As he watched the bloody battle, Dockett remembered several accounts he’d read of wars and skirmishes. He’d always wondered how the historians and writers had managed to detail the events while standing in the middle of those things. Then he realized that if they had not, battles such as the one waged by the elven archers against the lizard archers might not ever be recorded.
Were they this scared?
Dockett wondered.
Could they possibly have been as frightened as I am and still manage to write accounts of all the terrible and brave things they had seen?
He knew it had to be true.
Having nowhere to go, mesmerized by the battle before him, Dockett placed his bundle of books on the ledge beside him. He took out his personal journal, the one the Grandmagister encouraged all Librarians to carry everywhere (because the Grandmagister had learned firsthand the value of keeping a journal with him after being kidnapped by dwarven pirates from the Blood-Soaked Sea), and sat down. He took a stick of charcoal from his bag of inks, quills, and charcoal.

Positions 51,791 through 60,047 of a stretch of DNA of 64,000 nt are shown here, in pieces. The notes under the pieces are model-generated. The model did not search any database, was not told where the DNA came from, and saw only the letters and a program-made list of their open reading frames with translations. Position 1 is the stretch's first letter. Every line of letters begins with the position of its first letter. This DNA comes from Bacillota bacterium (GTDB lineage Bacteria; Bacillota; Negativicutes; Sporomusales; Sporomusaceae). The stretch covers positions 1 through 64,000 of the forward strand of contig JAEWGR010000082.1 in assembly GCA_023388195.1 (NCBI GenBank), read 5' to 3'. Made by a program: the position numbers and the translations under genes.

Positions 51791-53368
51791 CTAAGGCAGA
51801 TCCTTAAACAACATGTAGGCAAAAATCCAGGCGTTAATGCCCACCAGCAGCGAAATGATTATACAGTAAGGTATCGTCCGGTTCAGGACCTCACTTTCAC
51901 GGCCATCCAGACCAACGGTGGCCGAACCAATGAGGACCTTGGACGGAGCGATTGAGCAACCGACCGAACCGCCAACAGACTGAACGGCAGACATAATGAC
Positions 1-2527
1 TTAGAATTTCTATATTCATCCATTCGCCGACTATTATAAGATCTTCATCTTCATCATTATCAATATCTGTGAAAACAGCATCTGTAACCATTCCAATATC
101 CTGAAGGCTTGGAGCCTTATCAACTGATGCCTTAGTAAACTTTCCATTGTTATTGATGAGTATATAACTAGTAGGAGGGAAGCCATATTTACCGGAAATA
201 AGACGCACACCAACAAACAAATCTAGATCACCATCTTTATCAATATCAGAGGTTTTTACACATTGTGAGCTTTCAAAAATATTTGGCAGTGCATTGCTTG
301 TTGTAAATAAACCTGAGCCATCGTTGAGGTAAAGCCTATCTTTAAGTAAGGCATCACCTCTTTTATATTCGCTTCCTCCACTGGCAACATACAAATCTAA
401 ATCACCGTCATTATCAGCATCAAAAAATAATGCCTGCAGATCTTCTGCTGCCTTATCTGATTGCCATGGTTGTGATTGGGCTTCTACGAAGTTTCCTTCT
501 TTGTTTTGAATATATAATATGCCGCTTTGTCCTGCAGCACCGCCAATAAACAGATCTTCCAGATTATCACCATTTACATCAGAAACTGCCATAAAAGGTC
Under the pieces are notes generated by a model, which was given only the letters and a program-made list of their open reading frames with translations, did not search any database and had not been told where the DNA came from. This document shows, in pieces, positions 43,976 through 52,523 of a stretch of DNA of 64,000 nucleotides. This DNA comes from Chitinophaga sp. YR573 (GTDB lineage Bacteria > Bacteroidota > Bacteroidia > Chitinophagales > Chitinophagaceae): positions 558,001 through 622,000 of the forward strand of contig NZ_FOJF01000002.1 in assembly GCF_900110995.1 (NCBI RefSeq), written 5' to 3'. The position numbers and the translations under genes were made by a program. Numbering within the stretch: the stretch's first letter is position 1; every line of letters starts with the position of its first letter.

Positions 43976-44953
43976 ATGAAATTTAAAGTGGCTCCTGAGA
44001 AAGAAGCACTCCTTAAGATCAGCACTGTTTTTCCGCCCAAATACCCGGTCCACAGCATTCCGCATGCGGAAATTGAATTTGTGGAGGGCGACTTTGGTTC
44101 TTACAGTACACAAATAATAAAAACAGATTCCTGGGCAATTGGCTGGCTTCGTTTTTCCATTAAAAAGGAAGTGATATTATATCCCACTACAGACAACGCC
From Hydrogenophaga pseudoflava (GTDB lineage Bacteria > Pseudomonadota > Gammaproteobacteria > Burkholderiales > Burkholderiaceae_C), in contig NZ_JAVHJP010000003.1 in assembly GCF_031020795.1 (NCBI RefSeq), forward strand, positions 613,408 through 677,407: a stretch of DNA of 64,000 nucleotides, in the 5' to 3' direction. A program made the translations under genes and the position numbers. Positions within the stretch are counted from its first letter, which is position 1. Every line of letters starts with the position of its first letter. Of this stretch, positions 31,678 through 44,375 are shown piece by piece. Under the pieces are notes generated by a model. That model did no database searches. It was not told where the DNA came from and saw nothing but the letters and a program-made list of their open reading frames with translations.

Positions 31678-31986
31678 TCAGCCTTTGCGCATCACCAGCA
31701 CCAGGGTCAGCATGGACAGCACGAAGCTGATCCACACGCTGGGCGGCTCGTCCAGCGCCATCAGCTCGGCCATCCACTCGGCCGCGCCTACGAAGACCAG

With dexterity and confidence, Dockett attacked the page. The Grandmagister had impressed upon him the value of Librarians, and of the
Vault of All Known Knowledge. He couldn’t sit by and do nothing. He had a calling. The Grandmagister had seen it in him, and had told him that one day Dockett would know what that calling was.
Now, with the charcoal in hand, with the page clean and blank before him, along with the vision of the battle and the warriors, Dockett knew what that calling was. The fear vanished as he was consumed by his work.
And the battle raged on around him.
 
 
Weeks Later …
 
Death sculled silently across the coastal waters of the Blood-Soaked Sea. It came in small longboats equipped with black sails and was divided among dozens of goblinkin armed with swords, axes, and bows. Some of them pulled at oars and the oarlocks creaked with the strain. The northerly wind brought in great rolling heaps of gray fog as well as the invaders.
Varrowyn Forgeborn ran through the forest along the coastline to meet them. His heart sang with the anticipation of the coming battle. He carried naked steel in his hands, and his intent was to ambush the goblinkin and kill them all. The act would be a warning to others, but it would also be vengeance for the attack the goblinkin and their allies had made on the place and the city that he had sworn his life and blood to protect.